To avoid the bus problem, demand that today’s development team creates great documentation as they go. This way, new or replacement staff have more chance of succeeding in future. If your staff are not technical writers and show little interesting in becoming these, a series of screen recorded videos can do the job just fine.
Mistake 3: Focusing on the wrong costs
Like all R&D, AGV development can be expensive. But what we have learned from working with vehicle makers around the world is that cutting corners on hardware in the beginning often leads to increased costs in the long-term.
In a typical AGV project, hardware will represent almost all of the time and less than half the cost. So it makes sense to invest here.
To create an accurate vehicle, you need accurate measurements.
“Garbage in, garbage out”
To create an accurate vehicle, you need accurate measurements. Hardware therefore needs to be robust and high quality – especially components that measure variables such as the angle of steering, speed and traction. A saving of just $50 here may compromise the performance of an entire $100,000 vehicle, not to mention causing problems when installing and maintaining the AGV.
Solution: Choose top-of-the-line
When designing and prototyping your vehicle, think long-term and go for top-of-the-line components by default. Then, if you like, once your new AGV is working perfectly, cost the difference in price between top-shelf and standard hardware choices and decide which alternatives to test. You may find space for major savings – or the difference may be a lot less than you think.
Mistake 4: Automating the wrong vehicle
BlueBotics’ ANT® navigation technology is flexible, accurate, and its integration inside your vehicle is supported by our expert team of robotics engineers. So, with tech like that, any vehicle can be automated, right?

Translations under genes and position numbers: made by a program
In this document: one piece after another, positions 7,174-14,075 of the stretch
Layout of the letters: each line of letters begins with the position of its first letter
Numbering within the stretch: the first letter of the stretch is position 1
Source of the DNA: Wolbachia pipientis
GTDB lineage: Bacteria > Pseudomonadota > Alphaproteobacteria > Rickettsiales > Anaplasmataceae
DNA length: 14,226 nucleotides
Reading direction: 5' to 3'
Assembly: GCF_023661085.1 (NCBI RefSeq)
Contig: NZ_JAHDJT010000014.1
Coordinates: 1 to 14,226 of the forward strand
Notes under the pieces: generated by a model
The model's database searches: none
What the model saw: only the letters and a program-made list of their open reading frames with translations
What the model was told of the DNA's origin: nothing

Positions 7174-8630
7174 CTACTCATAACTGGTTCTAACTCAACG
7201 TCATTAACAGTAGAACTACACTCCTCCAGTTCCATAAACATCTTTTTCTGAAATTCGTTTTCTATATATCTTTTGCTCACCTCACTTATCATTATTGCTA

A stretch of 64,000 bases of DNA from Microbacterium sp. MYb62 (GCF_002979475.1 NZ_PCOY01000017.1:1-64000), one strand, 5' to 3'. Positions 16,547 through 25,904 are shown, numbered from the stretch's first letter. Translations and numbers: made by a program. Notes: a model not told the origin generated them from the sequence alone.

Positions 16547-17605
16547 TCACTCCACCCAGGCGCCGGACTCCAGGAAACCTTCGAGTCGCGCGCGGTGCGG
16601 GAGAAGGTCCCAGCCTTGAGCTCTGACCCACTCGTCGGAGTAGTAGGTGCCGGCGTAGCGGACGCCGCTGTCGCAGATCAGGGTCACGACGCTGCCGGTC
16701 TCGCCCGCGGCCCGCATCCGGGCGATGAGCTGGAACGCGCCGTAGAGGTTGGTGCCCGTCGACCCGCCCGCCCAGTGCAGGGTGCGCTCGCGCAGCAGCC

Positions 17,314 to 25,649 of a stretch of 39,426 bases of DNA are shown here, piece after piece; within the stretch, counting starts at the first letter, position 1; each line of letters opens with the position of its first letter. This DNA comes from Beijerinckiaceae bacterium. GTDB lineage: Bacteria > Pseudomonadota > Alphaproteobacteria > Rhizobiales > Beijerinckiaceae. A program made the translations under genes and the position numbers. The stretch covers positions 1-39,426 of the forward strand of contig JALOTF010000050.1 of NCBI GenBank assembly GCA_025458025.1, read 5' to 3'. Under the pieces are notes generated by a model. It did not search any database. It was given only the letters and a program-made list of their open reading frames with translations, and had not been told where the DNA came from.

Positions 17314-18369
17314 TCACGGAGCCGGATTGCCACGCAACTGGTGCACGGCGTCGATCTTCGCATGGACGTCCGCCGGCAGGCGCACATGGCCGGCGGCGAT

In theory, yes. But in practice, the time and pain involved in automating some manual vehicles would be better spent automating another model or building an automated product from the ground up.
For example, automating a vehicle with fully mechanical steering means that a motor and encoder will need to be installed alongside the steering column – adding difficulty, expense, and a potential point of failure. Vehicles may also have mechanical throttles and brakes, which will need to be electrified before they can be automated. And manual-drive vehicles tend to feature built-in safety features that are designed to avoid human mistakes. These will need to be adapted to give an automated version the reactivity it needs.
Solution: Do your research
Discuss this topic carefully with your preferred automation supplier before getting started. Or, if you are planning to automate a third-party vehicle (such as an existing manual forklift), talk to that producer directly. A single phone call at this stage could help you avoid a world of development pain.
Mistake 5: Underestimating sales and marketing
AGV development is a significant financial investment. You’ll get the best ROI by ensuring as many people as possible hear about it.
A good idea is to expand your development team beyond R&D. Invite sales staff to your development meetings so they can input customer questions and feedback. Let your marketing manager take pictures and videos of your test runs. Offer beta customers a discount in exchange for permission to document their installations.
If no one knows about your new AGV, how can they buy it?
No in-house sales or marketing? You could hire an agency, or see if your suppliers or customers will help. Ask your suppliers to highlight your vehicle on their website and talk about it to their sales team – it contains components they manufactured after all!
After launch, ask happy customers to talk about how using your AGVs have made their businesses more efficient. Telling such success stories is win-win, as they speak not only to the excellent of your technology but also to your customers’ wisdom in facing the future and embracing new technology.
Solution: Make marketing a priority
The bottom line is your AGV development won’t be successful if you don’t sell the finished product. Make ‘sales and marketing’ a line item, and don’t launch without it.